It didn't come as a shock to many within the industry when Housing Secretary Robert Jenrick extended the ban on evictions for another 4 weeks just 2 days before courts were due to resume eviction hearings on the 23rd August. This brings the total eviction ban period to 6 months, with the soonest cases now to be heard on 20th September.

There is lots of confusion and fearmongering at the moment, so I'm here to answer some top Landlord FAQs.

1. How do I tell the tenant that I want them to leave?

There are two types of notice a tenant can be served;

  • a Section 8 (Notice to Quit) can be served when a tenant is in breach of contract, including at least 2 months in arrears on rent payments, and can be served at any time during the tenancy including during the fixed term.
  • a Section 21 (Notice of Possession), sometimes referred to- a bit provocatively in my opinion- as a 'no fault eviction'. A Section 21 can be served for any reason, as long as the tenancy was set up correctly. It cannot be served before 4 months into the tenancy and cannot ask the tenant to leave before the end of the fixed term.

2. Are there any changes to notice types due to Covid 19?
Yes. A new Form 6A (Section 21) and Form 3 (Section 8) have been published by the government which should be used between 26th March 2020 and 30th September 2020.

3. Can I still serve notice during this period?
Yes, you can continue to serve notices as usual, in line with the new Covid-19 related notice periods (see below). If the tenant co-operates, you can still serve notice and have them leave the property in the usual manner. The new notice periods are a minimum period that YOU must give the tenant. Once notice has been served, the tenant can choose to leave earlier than the notice period end date, as long as the fixed term of their AST has passed (in the case of Section 21). If the tenant is 2 months or more in arrears we recommend serving both notice types together.

4. How much notice do I need to give them?
The previous notice period for Section 8 was a minimum of 14 days and for Section 21 was 2 months, pre-covid. The rules that came into effect at the beginning of lockdown increased that period to 3 months on all repossession notices, and the new rules mean that notice served after 21st August 2020 must give tenants at least 6 months notice, and this will be the case until at least March 2021.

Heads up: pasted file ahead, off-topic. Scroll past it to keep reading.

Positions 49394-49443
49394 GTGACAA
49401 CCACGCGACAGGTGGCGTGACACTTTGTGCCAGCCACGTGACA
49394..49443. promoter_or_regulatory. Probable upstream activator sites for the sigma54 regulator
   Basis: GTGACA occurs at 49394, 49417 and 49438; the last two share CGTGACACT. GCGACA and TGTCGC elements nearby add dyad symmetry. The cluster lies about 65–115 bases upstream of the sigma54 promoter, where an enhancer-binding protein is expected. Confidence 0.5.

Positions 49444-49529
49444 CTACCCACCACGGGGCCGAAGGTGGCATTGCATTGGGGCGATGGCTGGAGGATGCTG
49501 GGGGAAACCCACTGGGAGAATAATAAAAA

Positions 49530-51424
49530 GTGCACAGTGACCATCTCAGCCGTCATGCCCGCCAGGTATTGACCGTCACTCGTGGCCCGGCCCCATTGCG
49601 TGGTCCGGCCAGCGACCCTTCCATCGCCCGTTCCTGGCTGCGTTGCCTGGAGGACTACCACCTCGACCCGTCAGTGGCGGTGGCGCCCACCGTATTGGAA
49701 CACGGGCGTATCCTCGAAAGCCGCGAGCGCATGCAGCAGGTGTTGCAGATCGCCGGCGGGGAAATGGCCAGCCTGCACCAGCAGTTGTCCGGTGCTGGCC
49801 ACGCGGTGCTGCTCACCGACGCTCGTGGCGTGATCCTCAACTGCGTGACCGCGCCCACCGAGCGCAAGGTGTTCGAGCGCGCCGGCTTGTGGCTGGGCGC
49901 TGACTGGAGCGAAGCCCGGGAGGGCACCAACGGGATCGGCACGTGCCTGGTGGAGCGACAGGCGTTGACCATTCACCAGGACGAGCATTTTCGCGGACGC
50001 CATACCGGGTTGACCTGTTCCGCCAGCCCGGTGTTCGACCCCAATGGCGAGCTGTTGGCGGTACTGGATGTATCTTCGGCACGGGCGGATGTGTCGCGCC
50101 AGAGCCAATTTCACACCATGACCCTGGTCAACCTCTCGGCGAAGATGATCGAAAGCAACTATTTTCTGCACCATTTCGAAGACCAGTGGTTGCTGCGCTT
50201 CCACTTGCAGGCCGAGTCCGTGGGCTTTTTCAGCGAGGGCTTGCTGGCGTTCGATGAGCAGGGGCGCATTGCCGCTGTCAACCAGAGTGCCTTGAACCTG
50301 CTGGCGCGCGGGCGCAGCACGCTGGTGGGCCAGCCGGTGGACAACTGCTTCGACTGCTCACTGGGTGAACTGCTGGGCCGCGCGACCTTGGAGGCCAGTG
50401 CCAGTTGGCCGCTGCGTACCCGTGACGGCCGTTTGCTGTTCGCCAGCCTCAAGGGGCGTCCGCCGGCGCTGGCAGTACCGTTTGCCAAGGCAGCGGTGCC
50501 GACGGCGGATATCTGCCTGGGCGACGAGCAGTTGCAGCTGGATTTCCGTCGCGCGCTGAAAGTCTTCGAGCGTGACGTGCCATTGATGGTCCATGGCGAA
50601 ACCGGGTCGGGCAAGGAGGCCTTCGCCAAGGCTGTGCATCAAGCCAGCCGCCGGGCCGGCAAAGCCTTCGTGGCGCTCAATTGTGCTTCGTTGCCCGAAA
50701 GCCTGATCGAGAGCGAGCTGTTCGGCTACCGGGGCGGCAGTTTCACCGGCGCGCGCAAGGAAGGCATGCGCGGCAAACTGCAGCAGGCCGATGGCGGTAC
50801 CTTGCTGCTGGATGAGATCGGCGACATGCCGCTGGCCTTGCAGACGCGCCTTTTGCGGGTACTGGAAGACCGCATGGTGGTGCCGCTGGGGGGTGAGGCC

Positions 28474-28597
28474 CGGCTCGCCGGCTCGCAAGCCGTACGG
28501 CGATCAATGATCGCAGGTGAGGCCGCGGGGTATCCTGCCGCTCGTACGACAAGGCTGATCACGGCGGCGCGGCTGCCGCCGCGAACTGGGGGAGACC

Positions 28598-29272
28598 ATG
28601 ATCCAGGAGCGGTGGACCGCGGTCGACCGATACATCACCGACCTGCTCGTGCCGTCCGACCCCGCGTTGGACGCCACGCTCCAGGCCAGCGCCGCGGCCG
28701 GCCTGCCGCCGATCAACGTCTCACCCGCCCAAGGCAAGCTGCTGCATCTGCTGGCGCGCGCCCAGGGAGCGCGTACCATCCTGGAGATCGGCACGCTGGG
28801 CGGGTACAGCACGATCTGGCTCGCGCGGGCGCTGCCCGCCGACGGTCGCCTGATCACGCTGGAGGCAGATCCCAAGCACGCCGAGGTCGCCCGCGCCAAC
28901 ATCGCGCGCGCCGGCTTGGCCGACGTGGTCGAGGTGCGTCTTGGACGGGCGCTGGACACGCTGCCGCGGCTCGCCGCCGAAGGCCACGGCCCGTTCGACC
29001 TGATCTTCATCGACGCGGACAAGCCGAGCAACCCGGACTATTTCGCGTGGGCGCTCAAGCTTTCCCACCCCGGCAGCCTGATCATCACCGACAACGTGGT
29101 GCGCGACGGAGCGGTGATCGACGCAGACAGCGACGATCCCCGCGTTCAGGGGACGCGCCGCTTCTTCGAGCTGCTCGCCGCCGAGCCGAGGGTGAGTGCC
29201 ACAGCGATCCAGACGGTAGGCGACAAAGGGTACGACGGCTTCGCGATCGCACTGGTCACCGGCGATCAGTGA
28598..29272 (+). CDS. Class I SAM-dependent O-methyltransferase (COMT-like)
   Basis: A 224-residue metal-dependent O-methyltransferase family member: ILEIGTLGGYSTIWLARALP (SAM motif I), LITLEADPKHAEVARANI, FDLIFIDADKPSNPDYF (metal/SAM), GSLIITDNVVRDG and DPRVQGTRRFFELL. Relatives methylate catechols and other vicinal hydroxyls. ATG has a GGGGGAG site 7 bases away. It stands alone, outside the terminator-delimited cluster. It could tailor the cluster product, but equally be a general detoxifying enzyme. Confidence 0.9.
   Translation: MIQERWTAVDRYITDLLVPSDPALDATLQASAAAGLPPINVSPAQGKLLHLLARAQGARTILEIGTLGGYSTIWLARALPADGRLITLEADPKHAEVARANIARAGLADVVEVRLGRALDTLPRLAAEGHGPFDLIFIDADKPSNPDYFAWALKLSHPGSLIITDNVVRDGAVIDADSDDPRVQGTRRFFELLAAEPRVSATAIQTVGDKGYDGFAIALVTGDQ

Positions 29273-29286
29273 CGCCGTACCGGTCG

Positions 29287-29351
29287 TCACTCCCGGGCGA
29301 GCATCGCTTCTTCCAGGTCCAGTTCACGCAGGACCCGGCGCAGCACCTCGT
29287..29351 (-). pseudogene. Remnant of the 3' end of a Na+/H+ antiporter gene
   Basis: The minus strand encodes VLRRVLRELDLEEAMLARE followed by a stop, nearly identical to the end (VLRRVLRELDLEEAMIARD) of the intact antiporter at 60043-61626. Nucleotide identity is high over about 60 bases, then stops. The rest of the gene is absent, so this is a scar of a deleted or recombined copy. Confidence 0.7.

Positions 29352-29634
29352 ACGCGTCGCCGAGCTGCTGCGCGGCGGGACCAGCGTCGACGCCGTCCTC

5. What happens if they don't leave voluntarily?
At the expiry period of the Notice, if the tenant did not leave, a landlord would previously have been able to take the tenant to court to get a possession order, enforceable by bailiffs and usually resulting in a CCJ against the tenant. This is still the case but with the new rules, no cases will be heard until at least 20th September, meaning that even if an eviction notice period has been and gone, no possession order can be granted making a legal eviction impossible. It's widely accepted that there will be a huge backlog of cases waiting to be heard when the courts re-open, so the Government have set up special 'nightingale courts' to help clear the backlog, but these will carefully prioritise the most egregious cases, ensuring landlords are able to progress the most serious cases, such as those involving anti-social behaviour and other crimes, as well as where landlords have not received rent for over a year and would otherwise face unmanageable debts.

According to the Government website, independent research shows that 87% of tenants have continued to pay full rent since the start of the pandemic, with a further 8% agreeing reduced fees with their landlords, meaning only 5% of tenants have been unable or unwilling to pay rent during the pandemic.

In the case of rent arrears or a tenant unwilling to leave when you need them to (for example if you wish to move back into the property or sell it), your best course of action is always to discuss it with your tenant first, where possible. If an agreement can be reached which works for all parties involved, it can save a lot of stress and expense in the long run.